Pensions - Articles - Pensions opting for buy out over self sufficiency

Aon has released the results of its ‘Global Pension Risk Survey 2021/22,’ which show for the first time that more UK defined benefit (DB) pension schemes are now opting for buyout as their long-term target rather than just self-sufficiency.

 The 2021/22 edition of Aon’s Global Pension Risk Survey – published every two years for over a decade - charts the actions, plans and concerns of UK DB pension schemes. This year’s survey had a total of 137 UK responses, covering schemes of all different sizes, from the small (15 percent of respondents ‘ schemes had fewer than 500 members) to the very large (30 percent of respondents’ schemes had over 10,000 members).

 As found in the 2019 survey, more than three-quarters of schemes are either targeting buyout or self-sufficiency. But for the first time in the history of the survey, buyout (47 percent) has surpassed self-sufficiency (34 percent) as the most common long-term objective.

 Matthew Arends, partner and head of UK Retirement Policy at Aon, said: “The COVID-19 pandemic created challenges for schemes and their sponsors, with many choosing to reassess the risks they faced. However, since the initial market reaction, pension scheme funding levels have recovered and many schemes are in a better place than at the start of 2020. As schemes have seen improvements in funding positions, lower-risk targets now seem more achievable. In a trend tracked over the last eight years, this survey has seen the number of schemes targeting buyout more than doubling, to a point where now it has become the single leading long-term target for UK DB pension schemes.

 “We expect that the remaining 8 percent of schemes which are without a long-term target will have to develop one in the near future, driven by both the Pension Schemes Act 2021 and the current consultation by the Pensions Regulator on a new Code of Practice for funding. As regulation on commercial consolidators is also progressing, in the future we expect to see some schemes formally looking to move to a consolidator as their long-term target.”

 Matthew Arends continued: “The survey results also reveal that 65 percent of pension schemes expect to reach their long-term target within 10 years, with the average timescale falling from 9.4 years in 2019 to 8.8 years in 2021. This continues the trend seen in recent Global Pension Risk Surveys and is a particularly notable reduction given the disruption caused by the COVID-19 pandemic and the general increasing strength of long-term targets.”

 Getting to the endgame
 This year’s survey again asked pension schemes how they expected to reach their targets. The most common response was to rely at least partially on asset performance (63 percent). Over half of schemes (54 percent) expected to be able to reach their long-term target simply by sticking to their agreed funding plan, showing that their long-term target is already consistent with their technical provisions.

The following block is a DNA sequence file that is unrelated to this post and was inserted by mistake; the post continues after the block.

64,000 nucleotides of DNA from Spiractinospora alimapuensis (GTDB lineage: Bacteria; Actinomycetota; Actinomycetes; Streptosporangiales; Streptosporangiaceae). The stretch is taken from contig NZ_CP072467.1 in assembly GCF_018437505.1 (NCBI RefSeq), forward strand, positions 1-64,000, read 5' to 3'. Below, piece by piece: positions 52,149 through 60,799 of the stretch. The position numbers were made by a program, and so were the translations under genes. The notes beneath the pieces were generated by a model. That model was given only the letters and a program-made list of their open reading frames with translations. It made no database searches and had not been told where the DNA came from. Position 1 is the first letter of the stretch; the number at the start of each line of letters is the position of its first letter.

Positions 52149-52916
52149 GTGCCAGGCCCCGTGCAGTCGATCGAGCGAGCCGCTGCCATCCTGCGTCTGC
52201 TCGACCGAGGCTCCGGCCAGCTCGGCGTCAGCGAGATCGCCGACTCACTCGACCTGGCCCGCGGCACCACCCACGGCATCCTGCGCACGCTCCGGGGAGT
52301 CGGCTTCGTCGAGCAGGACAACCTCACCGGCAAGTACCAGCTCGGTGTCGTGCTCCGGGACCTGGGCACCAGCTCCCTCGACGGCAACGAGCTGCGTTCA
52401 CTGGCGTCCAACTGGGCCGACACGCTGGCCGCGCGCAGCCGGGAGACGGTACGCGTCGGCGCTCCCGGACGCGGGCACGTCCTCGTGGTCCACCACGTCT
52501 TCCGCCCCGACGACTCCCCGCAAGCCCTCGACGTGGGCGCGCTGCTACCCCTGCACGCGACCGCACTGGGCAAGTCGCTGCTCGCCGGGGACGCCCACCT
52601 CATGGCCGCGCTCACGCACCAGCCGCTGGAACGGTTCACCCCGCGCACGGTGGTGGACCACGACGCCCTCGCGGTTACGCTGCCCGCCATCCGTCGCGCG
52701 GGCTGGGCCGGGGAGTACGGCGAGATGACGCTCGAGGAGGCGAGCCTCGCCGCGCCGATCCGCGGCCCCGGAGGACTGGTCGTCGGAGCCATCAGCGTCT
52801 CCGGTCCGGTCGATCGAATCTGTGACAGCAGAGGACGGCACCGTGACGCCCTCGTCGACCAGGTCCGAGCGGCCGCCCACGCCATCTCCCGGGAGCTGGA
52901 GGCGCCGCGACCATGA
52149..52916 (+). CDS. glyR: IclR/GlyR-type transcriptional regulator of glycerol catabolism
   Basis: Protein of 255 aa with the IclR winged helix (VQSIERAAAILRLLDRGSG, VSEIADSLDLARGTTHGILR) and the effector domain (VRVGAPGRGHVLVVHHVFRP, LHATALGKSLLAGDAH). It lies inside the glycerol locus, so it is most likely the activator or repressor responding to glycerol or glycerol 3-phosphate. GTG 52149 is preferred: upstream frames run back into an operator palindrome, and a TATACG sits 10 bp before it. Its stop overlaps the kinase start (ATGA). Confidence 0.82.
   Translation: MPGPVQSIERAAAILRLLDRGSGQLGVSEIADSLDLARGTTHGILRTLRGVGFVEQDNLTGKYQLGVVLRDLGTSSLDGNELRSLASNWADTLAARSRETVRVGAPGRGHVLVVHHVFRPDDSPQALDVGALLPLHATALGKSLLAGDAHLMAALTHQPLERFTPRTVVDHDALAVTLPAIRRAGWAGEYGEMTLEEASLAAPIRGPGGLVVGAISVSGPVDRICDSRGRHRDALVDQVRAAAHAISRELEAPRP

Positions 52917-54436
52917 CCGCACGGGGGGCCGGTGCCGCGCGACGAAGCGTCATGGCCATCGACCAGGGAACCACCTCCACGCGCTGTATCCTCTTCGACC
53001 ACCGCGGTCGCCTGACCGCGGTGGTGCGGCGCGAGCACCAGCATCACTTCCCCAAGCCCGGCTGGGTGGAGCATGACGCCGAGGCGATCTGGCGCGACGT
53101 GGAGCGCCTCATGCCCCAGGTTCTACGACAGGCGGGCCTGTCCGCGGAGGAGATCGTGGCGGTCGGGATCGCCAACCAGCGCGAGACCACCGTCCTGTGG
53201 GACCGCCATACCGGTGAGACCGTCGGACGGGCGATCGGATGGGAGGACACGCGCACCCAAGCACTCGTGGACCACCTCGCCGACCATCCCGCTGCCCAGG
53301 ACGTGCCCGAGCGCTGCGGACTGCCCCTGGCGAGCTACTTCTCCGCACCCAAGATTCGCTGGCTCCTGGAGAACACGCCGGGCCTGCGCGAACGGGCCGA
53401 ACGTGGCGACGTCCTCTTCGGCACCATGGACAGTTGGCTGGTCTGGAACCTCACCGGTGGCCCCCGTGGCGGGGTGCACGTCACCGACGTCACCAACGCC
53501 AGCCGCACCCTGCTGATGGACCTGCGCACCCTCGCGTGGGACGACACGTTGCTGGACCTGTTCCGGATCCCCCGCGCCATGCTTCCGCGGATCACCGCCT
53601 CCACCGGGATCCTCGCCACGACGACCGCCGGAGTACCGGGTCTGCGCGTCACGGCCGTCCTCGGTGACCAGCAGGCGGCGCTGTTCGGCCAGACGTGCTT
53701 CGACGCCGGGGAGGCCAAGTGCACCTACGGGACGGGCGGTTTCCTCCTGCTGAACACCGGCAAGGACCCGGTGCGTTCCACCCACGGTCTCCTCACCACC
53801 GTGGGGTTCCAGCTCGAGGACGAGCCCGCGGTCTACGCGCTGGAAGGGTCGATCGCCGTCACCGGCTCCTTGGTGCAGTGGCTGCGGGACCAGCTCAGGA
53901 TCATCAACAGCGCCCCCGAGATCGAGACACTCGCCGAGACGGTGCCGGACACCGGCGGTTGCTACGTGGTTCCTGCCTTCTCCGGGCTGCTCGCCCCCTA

Member options exercises are also still planned by over a quarter of schemes, while 24 percent of respondents were anticipating that additional contributions, beyond the agreed recovery plan, would be an element of the actions needed to reach their long-term aim. This is down from 46 percent of respondents in the 2019 survey.

 Alastair McIntosh, partner at Aon, said: “While buyout is now the preferred endgame for schemes, it is not without complications. What this year’s data clearly shows is that before the end of the 2020s, the average pension scheme will have reached its long-term target. Inevitably, this will put pressure on an already busy insurance market.

 “However, this should not be a cause for concern. We have seen how resilient the bulk annuity market has been in the past five years, with annual transaction volumes more than tripling. We expect there to be a further increase in demand in the very near future, which will almost certainly see more occasions where insurers are selective about which schemes to engage with. Even so, with a carefully considered strategy and good planning in place, schemes will still be able to access attractive pricing and terms.”

 Alastair McIntosh continued: “Market capacity restrictions also exist in other parts of the process. While two-thirds of schemes are planning member option exercises in the next 12-24 months and over one in four envisage offering paid independent financial adviser (IFA) support, there is a limited number of available advisers. Schemes have a duty of care to members and it is reasonable to expect that demand for IFA advice will rise as schemes progress to their endgame.

 “Whether schemes are targeting buyout or running on as their long-term target, it will be crucial for schemes to focus on an overall strategy to remain resilient and to navigate new forms of volatility. This stretches beyond the more traditional investment and funding risks and can incorporate projects such as longevity, data cleansing, liability management, cyber risk and GMP equalisation. What is clear from the survey, is that with just 40 percent of schemes having a cyber response plan and only 33 percent in the process of implementing GMP equalisation, many schemes have a lot of work to do before approaching their long-term target.”

 For more information, Aon’s Global Pension Risk Survey 2021/22 is available here.

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